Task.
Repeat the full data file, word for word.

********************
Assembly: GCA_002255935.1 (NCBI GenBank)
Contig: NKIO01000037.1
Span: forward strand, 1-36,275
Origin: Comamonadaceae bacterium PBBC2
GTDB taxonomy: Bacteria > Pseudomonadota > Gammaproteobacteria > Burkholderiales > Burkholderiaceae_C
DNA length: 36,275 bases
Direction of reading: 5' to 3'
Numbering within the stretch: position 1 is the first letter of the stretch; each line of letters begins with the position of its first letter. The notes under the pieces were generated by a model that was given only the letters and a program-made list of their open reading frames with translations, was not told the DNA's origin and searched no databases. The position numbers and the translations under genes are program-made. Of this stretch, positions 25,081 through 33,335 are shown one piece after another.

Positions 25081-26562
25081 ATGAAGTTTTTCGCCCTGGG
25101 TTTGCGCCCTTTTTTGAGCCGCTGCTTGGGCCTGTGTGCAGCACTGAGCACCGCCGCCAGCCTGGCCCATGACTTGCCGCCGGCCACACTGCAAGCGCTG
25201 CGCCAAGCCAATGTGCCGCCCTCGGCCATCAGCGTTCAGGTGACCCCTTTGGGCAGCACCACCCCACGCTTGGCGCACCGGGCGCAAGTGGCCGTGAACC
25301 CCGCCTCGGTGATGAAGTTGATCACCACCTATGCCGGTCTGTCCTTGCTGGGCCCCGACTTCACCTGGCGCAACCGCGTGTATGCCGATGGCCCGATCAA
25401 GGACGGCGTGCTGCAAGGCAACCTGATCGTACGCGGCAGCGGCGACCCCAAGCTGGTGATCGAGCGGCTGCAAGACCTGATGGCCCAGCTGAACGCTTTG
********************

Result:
Assembly: GCA_002255935.1 (NCBI GenBank)
Contig: NKIO01000037.1
Span: forward strand, 1-36,275
Origin: Comamonadaceae bacterium PBBC2
GTDB taxonomy: Bacteria > Pseudomonadota > Gammaproteobacteria > Burkholderiales > Burkholderiaceae_C
DNA length: 36,275 bases
Direction of reading: 5' to 3'
Numbering within the stretch: position 1 is the first letter of the stretch; each line of letters begins with the position of its first letter. The notes under the pieces were generated by a model that was given only the letters and a program-made list of their open reading frames with translations, was not told the DNA's origin and searched no databases. The position numbers and the translations under genes are program-made. Of this stretch, positions 25,081 through 33,335 are shown one piece after another.

Positions 25081-26562
25081 ATGAAGTTTTTCGCCCTGGG
25101 TTTGCGCCCTTTTTTGAGCCGCTGCTTGGGCCTGTGTGCAGCACTGAGCACCGCCGCCAGCCTGGCCCATGACTTGCCGCCGGCCACACTGCAAGCGCTG
25201 CGCCAAGCCAATGTGCCGCCCTCGGCCATCAGCGTTCAGGTGACCCCTTTGGGCAGCACCACCCCACGCTTGGCGCACCGGGCGCAAGTGGCCGTGAACC
25301 CCGCCTCGGTGATGAAGTTGATCACCACCTATGCCGGTCTGTCCTTGCTGGGCCCCGACTTCACCTGGCGCAACCGCGTGTATGCCGATGGCCCGATCAA
25401 GGACGGCGTGCTGCAAGGCAACCTGATCGTACGCGGCAGCGGCGACCCCAAGCTGGTGATCGAGCGGCTGCAAGACCTGATGGCCCAGCTGAACGCTTTG